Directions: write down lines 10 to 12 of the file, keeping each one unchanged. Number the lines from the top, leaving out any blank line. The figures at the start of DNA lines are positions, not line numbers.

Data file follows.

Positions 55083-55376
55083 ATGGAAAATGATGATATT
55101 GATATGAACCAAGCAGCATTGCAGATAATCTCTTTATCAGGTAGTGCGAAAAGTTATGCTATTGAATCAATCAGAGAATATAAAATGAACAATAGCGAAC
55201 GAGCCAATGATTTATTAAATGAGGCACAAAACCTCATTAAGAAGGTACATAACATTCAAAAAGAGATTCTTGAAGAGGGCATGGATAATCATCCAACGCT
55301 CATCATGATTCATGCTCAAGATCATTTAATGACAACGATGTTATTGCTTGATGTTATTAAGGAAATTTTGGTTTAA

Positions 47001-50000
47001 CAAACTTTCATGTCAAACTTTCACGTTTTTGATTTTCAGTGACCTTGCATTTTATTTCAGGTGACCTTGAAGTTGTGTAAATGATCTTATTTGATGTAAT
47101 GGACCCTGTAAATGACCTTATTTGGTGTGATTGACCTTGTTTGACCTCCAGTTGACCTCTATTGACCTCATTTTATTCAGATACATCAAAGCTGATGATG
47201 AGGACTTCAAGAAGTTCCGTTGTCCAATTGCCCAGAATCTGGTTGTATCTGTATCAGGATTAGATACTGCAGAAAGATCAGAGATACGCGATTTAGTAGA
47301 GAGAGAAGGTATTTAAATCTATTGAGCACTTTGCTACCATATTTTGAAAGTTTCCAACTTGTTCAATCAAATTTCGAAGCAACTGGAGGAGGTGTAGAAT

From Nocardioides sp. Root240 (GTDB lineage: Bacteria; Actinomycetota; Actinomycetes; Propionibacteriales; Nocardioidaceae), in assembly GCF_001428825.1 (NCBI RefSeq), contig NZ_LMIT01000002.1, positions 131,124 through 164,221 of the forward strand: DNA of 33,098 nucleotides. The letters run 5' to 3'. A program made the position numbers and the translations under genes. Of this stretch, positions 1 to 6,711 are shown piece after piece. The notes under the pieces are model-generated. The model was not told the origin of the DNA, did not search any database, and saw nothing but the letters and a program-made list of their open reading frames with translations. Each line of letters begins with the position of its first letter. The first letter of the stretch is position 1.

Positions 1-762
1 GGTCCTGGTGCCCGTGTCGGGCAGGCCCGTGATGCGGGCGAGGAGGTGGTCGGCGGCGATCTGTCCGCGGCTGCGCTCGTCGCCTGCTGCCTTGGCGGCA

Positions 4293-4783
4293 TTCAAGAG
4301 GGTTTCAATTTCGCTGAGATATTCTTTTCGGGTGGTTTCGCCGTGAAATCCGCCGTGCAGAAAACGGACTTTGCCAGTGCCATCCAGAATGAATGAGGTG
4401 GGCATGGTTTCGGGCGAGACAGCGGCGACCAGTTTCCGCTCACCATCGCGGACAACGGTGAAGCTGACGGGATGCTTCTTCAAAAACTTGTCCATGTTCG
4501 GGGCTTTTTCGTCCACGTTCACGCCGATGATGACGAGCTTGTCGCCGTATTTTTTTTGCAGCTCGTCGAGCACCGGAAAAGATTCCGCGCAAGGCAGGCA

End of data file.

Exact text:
47301 GAGAGAAGGTATTTAAATCTATTGAGCACTTTGCTACCATATTTTGAAAGTTTCCAACTTGTTCAATCAAATTTCGAAGCAACTGGAGGAGGTGTAGAAT

From Nocardioides sp. Root240 (GTDB lineage: Bacteria; Actinomycetota; Actinomycetes; Propionibacteriales; Nocardioidaceae), in assembly GCF_001428825.1 (NCBI RefSeq), contig NZ_LMIT01000002.1, positions 131,124 through 164,221 of the forward strand: DNA of 33,098 nucleotides. The letters run 5' to 3'. A program made the position numbers and the translations under genes. Of this stretch, positions 1 to 6,711 are shown piece after piece. The notes under the pieces are model-generated. The model was not told the origin of the DNA, did not search any database, and saw nothing but the letters and a program-made list of their open reading frames with translations. Each line of letters begins with the position of its first letter. The first letter of the stretch is position 1.

Positions 1-762